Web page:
Japanese Beverage Reviews:

I noticed that this is one of the drinks that is only sold in Sapporo, and so being quite happy with the other genteihin that I had tried, Japan’s answer to Guarana, I decided to give this stuff a try. It tastes like something else, but I can’t remember what. Now I know. It tastes exactly like Ramunade, but since it is a clear orange in color, it makes you think that it is actually something else. Pretty unimpressive.

Kirin Guarana:
Japan’s answer to the Brazilian soft drink. There are some fun facts about the guarana bean on the bottle (I am often pleased at how informative Japanese packaging can be) and it says that the gurana bean has four times as much caffeine as a coffee bean. I did not know that! Like the Scandanavian free-trade version of this drink, Guarana Power, this stuff also tastes more like a sports drink than it does the Brazilian stuff. Not that that is a bad thing, it’s just different. A little bit more tart, a little bit more like chewable vitamins, which is actually kind of refreshing. According to the bottle, and according to the magazines that the put in the front pockets of the train seats on the touristy train destinations, this is only available in Hokkaido. In the magazine, they sold it in cases, either to be taken home, or to be sent to your house. It seems that they do this in many areas of Japan, that they will make something that is only to be sold in certain areas, so as to make the people who happen to be in that area feel special or something. It kind of reminds me of how people get excited when the McRib comes around again at McDonald’s.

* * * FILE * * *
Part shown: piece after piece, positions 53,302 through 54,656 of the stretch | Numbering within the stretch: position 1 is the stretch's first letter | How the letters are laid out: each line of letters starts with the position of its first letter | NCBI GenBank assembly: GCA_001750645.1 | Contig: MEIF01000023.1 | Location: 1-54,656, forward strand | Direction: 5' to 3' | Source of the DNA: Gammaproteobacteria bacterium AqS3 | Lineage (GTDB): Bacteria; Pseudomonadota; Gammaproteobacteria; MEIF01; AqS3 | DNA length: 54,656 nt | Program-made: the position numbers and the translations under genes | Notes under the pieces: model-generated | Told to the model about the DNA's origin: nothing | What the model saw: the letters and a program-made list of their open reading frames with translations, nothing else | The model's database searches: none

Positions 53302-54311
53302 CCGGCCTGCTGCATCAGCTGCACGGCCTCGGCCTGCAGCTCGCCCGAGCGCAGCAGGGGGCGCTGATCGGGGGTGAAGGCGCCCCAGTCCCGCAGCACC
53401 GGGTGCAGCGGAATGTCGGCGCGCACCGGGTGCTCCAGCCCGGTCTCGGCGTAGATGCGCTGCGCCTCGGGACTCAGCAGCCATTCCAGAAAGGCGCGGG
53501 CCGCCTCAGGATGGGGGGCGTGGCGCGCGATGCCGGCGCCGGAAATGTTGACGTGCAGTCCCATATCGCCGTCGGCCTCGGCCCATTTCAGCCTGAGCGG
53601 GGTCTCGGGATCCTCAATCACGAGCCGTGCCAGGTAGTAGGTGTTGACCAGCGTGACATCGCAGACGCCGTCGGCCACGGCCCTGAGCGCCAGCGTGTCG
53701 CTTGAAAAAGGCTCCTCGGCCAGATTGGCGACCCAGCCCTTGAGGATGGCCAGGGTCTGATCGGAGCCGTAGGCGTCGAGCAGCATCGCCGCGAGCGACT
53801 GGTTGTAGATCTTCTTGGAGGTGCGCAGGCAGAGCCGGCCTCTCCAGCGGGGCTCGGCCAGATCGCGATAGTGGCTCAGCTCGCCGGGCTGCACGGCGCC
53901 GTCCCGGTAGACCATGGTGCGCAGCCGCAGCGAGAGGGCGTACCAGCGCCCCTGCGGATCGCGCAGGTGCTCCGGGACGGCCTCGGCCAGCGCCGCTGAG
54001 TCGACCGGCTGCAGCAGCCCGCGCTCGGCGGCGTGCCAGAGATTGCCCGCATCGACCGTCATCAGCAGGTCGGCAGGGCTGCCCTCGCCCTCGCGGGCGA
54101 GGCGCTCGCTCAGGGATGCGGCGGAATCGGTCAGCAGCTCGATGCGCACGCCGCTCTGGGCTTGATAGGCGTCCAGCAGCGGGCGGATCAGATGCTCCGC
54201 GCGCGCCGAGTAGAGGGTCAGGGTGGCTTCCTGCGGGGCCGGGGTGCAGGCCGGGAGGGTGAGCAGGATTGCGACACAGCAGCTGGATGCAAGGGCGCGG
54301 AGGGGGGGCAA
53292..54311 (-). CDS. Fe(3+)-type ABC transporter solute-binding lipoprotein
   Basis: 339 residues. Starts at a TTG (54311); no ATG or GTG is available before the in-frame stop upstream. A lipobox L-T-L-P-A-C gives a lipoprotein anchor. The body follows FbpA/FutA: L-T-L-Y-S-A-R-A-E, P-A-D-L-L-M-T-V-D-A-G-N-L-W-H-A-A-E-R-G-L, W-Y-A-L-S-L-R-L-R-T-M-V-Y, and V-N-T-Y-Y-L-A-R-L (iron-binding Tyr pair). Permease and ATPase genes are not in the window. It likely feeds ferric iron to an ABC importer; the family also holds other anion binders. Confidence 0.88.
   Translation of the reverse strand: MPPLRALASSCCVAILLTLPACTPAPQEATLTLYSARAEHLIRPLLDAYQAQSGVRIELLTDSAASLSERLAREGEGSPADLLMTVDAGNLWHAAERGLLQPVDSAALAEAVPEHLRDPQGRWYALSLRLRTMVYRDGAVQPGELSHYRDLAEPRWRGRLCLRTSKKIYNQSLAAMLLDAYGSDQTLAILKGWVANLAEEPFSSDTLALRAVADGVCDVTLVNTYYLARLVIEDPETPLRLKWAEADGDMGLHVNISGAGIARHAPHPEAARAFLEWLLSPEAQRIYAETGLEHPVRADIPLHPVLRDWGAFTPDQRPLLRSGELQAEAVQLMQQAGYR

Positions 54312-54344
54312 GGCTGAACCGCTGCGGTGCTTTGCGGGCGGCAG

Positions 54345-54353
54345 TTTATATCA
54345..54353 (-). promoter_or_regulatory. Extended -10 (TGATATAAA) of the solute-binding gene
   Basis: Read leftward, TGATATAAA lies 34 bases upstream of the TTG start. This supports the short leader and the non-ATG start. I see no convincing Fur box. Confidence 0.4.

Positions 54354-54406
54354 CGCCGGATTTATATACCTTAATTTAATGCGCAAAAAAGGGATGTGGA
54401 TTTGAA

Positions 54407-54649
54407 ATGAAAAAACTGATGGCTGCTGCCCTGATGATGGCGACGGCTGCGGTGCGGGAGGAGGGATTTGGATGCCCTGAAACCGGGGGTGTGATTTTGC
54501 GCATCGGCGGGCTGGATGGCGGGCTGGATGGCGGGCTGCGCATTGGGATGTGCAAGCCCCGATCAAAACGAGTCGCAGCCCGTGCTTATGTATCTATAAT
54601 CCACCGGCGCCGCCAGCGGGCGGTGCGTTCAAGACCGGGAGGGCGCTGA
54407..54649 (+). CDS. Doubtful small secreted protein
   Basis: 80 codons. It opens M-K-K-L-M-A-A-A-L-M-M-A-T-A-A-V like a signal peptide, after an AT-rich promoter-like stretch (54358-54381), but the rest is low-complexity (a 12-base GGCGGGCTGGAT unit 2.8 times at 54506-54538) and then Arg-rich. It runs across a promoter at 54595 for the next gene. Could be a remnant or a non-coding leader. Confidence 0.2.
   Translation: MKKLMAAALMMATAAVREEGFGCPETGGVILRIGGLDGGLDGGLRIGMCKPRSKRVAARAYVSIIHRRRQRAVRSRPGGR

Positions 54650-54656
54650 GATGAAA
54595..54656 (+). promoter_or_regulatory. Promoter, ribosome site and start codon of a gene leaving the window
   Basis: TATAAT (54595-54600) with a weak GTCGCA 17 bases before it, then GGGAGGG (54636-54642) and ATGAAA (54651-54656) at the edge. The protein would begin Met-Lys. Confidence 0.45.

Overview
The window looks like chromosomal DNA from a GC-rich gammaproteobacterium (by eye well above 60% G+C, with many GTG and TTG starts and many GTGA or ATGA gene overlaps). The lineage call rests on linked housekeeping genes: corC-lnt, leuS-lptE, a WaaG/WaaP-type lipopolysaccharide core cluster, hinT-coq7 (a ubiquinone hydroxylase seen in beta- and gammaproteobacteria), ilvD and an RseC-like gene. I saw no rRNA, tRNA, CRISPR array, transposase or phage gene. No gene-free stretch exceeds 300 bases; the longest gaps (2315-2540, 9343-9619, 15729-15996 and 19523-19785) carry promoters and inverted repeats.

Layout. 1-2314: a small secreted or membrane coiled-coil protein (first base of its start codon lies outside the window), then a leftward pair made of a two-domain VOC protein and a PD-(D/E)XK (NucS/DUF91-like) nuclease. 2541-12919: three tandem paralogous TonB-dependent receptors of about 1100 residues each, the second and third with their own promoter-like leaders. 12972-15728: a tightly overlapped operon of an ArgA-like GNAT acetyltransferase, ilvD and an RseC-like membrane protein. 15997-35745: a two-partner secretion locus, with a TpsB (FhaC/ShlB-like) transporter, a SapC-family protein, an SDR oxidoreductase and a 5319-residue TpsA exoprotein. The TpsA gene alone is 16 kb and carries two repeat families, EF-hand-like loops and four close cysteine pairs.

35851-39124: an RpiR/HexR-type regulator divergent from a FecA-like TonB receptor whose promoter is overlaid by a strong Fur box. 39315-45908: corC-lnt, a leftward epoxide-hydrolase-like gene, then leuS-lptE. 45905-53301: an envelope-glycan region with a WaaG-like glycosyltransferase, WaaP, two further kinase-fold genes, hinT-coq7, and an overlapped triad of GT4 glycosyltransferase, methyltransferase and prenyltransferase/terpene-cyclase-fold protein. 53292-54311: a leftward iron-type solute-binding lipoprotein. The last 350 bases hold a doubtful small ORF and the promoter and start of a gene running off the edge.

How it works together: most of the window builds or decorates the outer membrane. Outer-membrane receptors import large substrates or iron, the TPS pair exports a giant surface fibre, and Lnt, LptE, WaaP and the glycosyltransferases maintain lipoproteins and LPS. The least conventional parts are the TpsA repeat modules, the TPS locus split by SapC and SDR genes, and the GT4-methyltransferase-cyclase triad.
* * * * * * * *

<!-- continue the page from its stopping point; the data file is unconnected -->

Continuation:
Daizu no susume